COMMENTARY

Helping Teens Recover Faster Post Concussion

William T. Basco, Jr, MD, MS

Disclosures

October 16, 2019

The guidelines are well known and quite clear: Teens who experience a concussion should not be allowed to return to contact, collision, or any high-risk activities like vigorous sports until symptoms of the concussion have resolved. Subsymptom activity—activity that does not result in headache, dizziness, or other symptoms—is allowed. In fact, more recent research suggests that quickly returning to light activity, like brisk walking, may be beneficial.

A new study, this time a randomized controlled trial (RCT) in teens who had experienced a sport-related concussion within the previous 10 days, provides even more evidence. The trial participants were randomly assigned to either a structured stretching program or a treatment program that emphasized aerobic exercise up until the point of experiencing symptoms.

The main goal was to determine the number of days until recovery—defined as the ability to exercise "to exhaustion" without experiencing any concussion symptoms—for teens in both groups. Teens in the exercise group hit that milestone by 13 days (on average) compared with the 17 days it took for the adolescents in the stretching-program arm. Even after adjusting for age, sex, concussion history, and time from injury to enrollment, the aerobic exercise group recovered faster. Seven of the kids in the stretching group had "delayed recovery" (> 30 days) compared with two in the exercise group, a difference that was not statistically significant.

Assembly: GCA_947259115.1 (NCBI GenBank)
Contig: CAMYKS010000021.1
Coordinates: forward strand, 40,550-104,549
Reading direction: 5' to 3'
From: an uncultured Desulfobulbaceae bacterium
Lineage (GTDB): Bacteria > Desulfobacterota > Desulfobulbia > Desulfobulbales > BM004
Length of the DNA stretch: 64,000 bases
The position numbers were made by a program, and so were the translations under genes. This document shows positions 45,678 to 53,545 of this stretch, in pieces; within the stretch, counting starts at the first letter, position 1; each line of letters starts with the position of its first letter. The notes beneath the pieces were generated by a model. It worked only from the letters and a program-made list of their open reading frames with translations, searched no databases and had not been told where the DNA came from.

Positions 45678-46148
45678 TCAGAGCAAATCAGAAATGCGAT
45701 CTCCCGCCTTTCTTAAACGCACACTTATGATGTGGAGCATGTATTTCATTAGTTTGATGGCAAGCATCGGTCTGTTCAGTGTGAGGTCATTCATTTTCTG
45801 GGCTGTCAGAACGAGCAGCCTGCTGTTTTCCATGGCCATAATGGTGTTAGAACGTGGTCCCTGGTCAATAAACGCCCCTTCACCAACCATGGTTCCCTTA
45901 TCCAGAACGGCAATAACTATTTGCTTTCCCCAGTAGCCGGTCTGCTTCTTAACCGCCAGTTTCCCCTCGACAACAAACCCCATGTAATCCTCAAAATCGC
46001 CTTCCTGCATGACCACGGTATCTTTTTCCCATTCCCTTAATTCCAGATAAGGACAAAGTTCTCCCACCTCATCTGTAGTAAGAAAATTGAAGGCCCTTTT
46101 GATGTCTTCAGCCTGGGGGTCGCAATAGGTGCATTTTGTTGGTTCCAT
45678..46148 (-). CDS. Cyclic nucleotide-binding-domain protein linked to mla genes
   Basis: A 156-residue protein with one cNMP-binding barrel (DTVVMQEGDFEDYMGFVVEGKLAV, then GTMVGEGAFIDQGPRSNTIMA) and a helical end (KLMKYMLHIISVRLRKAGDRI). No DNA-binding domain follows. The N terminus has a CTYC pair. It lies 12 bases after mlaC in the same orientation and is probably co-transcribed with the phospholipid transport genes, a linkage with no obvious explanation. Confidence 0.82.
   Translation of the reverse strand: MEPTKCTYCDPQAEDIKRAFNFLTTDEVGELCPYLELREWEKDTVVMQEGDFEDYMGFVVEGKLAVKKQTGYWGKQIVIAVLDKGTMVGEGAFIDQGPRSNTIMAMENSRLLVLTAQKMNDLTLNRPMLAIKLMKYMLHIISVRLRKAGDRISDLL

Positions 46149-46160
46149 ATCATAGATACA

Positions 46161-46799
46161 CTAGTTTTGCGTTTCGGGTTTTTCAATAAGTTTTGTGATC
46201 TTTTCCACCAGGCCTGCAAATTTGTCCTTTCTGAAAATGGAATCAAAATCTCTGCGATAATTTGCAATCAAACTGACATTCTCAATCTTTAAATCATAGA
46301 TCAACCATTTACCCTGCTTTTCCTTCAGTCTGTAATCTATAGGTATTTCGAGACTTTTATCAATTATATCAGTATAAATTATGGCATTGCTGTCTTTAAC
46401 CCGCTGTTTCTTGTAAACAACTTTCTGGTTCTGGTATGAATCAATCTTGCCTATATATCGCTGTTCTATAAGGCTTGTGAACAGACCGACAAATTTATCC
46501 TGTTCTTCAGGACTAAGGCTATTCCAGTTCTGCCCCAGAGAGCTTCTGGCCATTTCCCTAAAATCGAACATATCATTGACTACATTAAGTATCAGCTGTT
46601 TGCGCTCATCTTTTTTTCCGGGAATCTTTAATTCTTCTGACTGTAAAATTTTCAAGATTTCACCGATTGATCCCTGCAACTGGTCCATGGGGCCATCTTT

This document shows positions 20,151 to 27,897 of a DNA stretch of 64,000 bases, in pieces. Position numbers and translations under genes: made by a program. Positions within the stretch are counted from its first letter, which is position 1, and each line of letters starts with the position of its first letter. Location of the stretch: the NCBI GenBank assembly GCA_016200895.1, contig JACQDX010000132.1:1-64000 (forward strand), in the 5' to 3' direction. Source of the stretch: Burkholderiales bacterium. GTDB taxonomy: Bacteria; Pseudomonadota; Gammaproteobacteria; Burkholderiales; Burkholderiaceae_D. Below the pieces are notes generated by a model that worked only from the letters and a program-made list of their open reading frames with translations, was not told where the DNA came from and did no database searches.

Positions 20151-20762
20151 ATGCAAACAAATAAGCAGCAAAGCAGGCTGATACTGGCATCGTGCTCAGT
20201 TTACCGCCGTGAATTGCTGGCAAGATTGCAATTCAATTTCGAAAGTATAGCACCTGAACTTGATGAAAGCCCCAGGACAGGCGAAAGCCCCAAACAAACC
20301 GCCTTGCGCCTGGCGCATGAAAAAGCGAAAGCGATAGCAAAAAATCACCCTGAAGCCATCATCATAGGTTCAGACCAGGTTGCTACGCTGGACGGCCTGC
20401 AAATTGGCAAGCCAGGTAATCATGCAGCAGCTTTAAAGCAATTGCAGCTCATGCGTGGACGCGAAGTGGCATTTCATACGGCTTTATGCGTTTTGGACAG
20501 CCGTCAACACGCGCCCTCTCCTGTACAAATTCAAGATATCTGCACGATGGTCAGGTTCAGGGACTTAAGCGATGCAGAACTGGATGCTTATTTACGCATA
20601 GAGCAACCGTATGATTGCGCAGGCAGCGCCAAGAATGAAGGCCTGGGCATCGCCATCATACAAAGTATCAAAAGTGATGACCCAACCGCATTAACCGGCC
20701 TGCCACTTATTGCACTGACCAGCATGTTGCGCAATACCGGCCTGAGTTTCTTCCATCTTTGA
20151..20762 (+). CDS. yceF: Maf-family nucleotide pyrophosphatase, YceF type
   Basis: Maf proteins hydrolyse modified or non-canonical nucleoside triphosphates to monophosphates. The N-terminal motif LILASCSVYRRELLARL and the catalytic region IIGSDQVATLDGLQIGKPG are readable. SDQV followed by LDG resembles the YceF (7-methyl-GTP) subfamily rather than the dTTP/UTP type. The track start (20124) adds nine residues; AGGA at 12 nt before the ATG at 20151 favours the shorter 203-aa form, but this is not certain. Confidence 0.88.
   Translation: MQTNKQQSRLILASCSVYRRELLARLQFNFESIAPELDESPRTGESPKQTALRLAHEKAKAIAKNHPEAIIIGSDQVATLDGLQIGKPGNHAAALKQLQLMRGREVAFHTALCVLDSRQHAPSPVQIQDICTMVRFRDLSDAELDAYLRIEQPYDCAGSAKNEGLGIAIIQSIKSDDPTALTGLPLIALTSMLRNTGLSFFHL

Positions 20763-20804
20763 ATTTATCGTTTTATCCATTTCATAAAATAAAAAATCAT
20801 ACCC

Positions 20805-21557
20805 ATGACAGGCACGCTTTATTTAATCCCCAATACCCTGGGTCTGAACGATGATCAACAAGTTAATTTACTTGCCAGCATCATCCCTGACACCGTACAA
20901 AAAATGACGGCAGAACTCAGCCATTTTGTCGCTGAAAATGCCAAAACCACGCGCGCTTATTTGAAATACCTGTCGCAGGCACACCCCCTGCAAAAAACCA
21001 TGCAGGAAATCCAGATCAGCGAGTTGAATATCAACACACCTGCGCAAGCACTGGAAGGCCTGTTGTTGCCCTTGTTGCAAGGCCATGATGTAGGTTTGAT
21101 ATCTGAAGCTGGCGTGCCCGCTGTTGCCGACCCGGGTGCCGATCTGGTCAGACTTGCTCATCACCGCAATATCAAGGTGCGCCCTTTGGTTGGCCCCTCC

So, for the first time, an RCT has found that subthreshold aerobic exercise that did not trigger symptoms actually improved time to recovery in adolescents with a sport-related concussion.

Viewpoint

The authors make a good point that their findings alone are not enough to say that rapid return to play is advisable. Instead, their work represents another brick in the wall of research currently being conducted in the care of kids with sport-related concussion. But I suspect that this study, especially when combined with other research, will prompt additional, similar ones to try to determine whether early return to "light" physical activity, or even aerobic exercise, can be beneficial or at least not harmful for teenagers after experiencing a concussion.

A lot has changed in our approach to concussion in a fairly short amount of time. The 2018 guidelines from the American Academy of Pediatrics, the first update since 2010, made substantive changes in recommendations in a number of areas. Initial acute evaluation should ideally be conducted off the field in a quiet area like a locker room, using objective tools like the Sport Concussion Assessment Tool (SCAT). And as this study details, treatment continues to evolve.

William T. Basco, Jr, MD, MS, is a professor of pediatrics at the Medical University of South Carolina and director of the Division of General Pediatrics. He is an active health services researcher and has published more than 60 manuscripts in the peer-reviewed literature.

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